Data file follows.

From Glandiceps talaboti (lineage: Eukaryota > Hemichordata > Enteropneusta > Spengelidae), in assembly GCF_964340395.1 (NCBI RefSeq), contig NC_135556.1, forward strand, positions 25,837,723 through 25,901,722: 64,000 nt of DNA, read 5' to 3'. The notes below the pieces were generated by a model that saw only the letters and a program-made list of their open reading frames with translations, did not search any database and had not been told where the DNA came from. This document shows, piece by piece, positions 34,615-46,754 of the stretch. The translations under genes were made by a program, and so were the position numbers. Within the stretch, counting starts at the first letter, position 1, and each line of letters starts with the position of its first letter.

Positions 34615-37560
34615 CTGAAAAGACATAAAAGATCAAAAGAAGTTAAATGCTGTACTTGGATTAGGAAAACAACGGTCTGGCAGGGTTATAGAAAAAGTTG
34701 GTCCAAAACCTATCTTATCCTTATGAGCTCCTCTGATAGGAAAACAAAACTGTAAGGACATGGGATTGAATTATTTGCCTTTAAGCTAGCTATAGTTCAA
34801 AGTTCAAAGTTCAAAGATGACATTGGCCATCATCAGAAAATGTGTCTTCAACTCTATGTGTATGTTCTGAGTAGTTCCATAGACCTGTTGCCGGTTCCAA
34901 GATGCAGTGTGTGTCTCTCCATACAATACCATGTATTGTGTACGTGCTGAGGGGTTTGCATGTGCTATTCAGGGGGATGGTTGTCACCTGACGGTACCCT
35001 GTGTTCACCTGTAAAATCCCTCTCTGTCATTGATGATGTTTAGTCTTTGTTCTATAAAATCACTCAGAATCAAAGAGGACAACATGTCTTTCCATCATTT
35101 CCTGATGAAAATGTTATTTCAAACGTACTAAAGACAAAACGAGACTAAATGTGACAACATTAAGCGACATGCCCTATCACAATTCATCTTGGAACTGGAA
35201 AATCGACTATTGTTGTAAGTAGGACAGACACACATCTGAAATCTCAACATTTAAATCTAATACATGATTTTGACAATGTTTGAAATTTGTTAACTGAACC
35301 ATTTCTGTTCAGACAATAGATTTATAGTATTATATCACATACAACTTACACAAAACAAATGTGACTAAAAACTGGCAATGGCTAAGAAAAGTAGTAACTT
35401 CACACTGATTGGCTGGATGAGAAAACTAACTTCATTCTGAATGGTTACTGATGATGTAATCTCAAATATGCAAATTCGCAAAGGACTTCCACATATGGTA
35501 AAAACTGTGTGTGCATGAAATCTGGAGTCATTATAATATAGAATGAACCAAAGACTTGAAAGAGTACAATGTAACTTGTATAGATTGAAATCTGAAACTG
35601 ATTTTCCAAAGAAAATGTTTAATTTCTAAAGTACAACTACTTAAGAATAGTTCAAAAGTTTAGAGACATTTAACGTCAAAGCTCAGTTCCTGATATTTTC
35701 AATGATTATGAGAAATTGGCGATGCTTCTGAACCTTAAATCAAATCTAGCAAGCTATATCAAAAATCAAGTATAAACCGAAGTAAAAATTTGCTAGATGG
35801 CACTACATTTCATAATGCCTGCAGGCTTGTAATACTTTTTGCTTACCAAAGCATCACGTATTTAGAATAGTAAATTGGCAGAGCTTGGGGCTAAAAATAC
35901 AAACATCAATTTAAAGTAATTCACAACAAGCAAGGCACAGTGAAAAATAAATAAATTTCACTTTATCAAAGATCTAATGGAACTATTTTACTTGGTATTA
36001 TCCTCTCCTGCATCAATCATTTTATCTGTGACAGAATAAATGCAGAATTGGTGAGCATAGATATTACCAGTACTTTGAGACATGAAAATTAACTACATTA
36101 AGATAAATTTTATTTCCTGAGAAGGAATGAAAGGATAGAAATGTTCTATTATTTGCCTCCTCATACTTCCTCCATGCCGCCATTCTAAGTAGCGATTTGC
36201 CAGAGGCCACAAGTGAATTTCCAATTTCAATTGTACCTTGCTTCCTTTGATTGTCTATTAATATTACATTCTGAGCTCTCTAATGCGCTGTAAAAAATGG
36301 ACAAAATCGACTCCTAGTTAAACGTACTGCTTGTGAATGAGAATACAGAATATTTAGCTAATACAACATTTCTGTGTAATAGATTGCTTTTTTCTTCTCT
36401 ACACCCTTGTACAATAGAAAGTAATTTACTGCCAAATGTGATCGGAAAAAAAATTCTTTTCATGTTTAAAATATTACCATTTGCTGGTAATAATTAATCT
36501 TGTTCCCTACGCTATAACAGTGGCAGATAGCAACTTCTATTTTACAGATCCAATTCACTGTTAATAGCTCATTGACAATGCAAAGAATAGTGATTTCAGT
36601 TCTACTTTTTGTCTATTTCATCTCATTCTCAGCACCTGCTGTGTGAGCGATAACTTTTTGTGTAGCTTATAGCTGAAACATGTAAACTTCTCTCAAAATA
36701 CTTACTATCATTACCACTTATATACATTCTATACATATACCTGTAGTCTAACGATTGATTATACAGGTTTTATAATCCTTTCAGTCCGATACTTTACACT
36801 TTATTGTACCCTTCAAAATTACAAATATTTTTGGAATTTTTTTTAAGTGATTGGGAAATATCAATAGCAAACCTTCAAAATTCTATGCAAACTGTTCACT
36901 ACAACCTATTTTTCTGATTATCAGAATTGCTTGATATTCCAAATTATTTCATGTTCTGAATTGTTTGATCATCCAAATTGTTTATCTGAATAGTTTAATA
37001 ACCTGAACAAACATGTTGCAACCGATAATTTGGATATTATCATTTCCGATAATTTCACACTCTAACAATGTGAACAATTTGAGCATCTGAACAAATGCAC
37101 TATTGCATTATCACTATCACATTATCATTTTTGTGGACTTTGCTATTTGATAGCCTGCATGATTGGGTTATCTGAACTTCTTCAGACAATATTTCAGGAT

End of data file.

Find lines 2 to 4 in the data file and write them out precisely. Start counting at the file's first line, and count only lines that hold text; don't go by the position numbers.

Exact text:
Positions 34615-37560
34615 CTGAAAAGACATAAAAGATCAAAAGAAGTTAAATGCTGTACTTGGATTAGGAAAACAACGGTCTGGCAGGGTTATAGAAAAAGTTG
34701 GTCCAAAACCTATCTTATCCTTATGAGCTCCTCTGATAGGAAAACAAAACTGTAAGGACATGGGATTGAATTATTTGCCTTTAAGCTAGCTATAGTTCAA